The Cat O’ Nine Tails


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Following the success of his debut feature, The Bird with the Crystal Plumage, distributor Titanus tasked writer/director Dario Argento with delivering a follow-up in short order. The resulting film, granted a greatly enhanced budget and heralded in its US marketing campaign as “nine times more suspenseful” than its predecessor, was The Cat O’ Nine Tails.

When a break-in occurs at a secretive genetics institute, blind puzzle-maker Franco Arnò (Karl Malden, Patton, One-Eyed Jacks), who overheard an attempt to blackmail one of the institute’s scientists shortly before the robbery, teams up with intrepid reporter Carlo Giordani (James Franciscus, Beneath the Planet of the Apes) to crack the case. But before long the bodies begin to pile up and the two amateur sleuths find their own lives imperiled in their search for the truth. And worse still, Lori (Cinzia De Carolis, Cannibal Apocalypse), Franco’s young niece, may also be in killer’s sights…

This second entry in the so-called “Animal Trilogy” found Argento further refining his distinctive style and cementing his reputation as the master of the giallo thriller. Co-starring Catherine Spaak (Il Sorpasso) and Rada Rassimov (Baron Blood), and featuring another nerve-jangling score by the great Ennio Morricone (The Bird with the Crystal Plumage, The Good, The Bad and the Ugly), The Cat O’ Nine Tails remains one of Argento’s most suspenseful and underrated films. 

Picture 9/10

Arrow Video upgrades their previous Blu-ray edition for Dario Argento’s The Cat O’ Nine Tails to 4K UHD, presenting the film in its original aspect ratio of 2.35:1 on a triple-layer UHD disc in 2160p/24hz ultra high-definition with Dolby Vision. As with the previous Blu-ray, the presentation is sourced from a 4K restoration performed by L’Immagine Ritrovata, scanned from a 2-perf Technicolor negative. Arrow does not include any 1080p presentation.

As with Arrow’s The Bird with the Crystal Plumage this upgrade delivers an impressive looking 4K upgrade over what was already an impressive HD presentation on the Blu-ray. As with the Blu-ray, the presentation is clean and film-like, rendering grain well and delivering some impressive details despite the 2-perf source. The increased resolution does offer a somewhat sharper presentation, though the upgrade is admittedly negligible: grain is rendered a little bit cleaner and some elements involving smoke look better, but it's hard to say there is much of an upgrade in detail levels overall.

Where the upgrade is easily noticeable is in the use of Dolby Vision and the improved contrast and black levels. It’s not a colourful film, taking place in dark settings and shadows most of the time, but the colours we do get, primarily blues and greens with some pops of red, look good. The colours do lean warmer, but not overly so. Black levels are much richer with a far wider range than what the Blu-ray offered, allowing for more distinguishable details in the shadows. Some scenes can come off a bit murkier and darker in comparison to the Blu-ray’s (sequences in Karl Malden’s apartment and on the cemetery later on), but you can still see everything and has more of a natural look, crushing also never being an issue. You also get some nice-looking highlights that are kept to a modest level, and bright light sources in dark settings look terrific, the light blending wonderfully into the shadows. All of this manages to lend the presentation even more of a photographic look compared to the Blu-ray.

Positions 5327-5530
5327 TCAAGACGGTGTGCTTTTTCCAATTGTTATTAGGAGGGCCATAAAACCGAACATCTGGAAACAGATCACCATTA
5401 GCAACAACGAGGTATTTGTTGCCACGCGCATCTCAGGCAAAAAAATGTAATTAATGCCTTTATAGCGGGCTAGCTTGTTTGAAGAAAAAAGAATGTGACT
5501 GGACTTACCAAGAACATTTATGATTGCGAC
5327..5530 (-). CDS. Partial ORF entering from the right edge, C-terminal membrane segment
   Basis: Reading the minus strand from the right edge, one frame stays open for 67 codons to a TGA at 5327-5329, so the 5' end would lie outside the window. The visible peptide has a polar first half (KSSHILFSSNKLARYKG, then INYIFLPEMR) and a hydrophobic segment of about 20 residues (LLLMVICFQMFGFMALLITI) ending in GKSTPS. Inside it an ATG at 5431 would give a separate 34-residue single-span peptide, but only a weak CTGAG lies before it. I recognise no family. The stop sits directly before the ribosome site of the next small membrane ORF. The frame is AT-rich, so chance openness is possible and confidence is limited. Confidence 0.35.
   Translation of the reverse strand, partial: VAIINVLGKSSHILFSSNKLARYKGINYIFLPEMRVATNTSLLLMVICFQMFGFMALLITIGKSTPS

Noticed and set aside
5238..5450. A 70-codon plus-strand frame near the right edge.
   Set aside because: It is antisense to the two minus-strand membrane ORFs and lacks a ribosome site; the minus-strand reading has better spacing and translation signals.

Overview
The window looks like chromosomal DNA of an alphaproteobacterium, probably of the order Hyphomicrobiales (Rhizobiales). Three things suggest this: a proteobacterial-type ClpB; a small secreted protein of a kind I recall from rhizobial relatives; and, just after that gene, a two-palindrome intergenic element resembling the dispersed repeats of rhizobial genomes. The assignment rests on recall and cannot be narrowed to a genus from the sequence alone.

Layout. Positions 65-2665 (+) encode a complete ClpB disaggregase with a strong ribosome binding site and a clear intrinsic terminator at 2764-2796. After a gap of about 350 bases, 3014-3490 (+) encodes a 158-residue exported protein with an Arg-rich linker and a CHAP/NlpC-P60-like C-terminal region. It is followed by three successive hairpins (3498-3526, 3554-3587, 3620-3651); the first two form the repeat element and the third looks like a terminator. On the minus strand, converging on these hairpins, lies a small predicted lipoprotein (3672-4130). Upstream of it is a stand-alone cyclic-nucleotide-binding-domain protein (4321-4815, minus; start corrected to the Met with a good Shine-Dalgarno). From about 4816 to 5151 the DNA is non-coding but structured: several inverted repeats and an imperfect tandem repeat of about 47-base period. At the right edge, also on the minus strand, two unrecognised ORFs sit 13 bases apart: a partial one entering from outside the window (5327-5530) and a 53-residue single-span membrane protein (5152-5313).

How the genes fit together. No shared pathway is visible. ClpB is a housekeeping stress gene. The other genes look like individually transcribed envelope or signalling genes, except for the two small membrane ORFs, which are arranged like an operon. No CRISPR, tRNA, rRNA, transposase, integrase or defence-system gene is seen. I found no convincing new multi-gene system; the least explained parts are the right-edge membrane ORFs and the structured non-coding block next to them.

Again, as with the Blu-ray, the presentation is sharp and clean, but the 4K/HDR upgrade gives the film a more distinctive look, the darker scenes coming out quite a bit cleaner and sharper.

Audio 6/10

Arrow yet again includes two DTS-HD MA 1.0 monaural soundtracks, one in English, the other in Italian. I watched the film in English but sampled the Italian. As with most Italian genre films the film was filmed with actors speaking different languages and then dubbed in post-production, so neither track will offer a true advantage when it comes to lip-synching, though the English soundtrack probably does edge out a win in the end. The English soundtrack is fine, dialogue sound clean and clear with a little bit of fidelity present. Music sounds fine and sound effects also sound good, if with a slight edge.

My sampling of the Italian soundtrack showed a slight edge to everything, but it probably is a little sharper. Ultimately it will come down to preference.

(In-movie text, such as in newspapers or on notes, also differs between the English and Italian versions thanks to seamless branching.)

Extras 7/10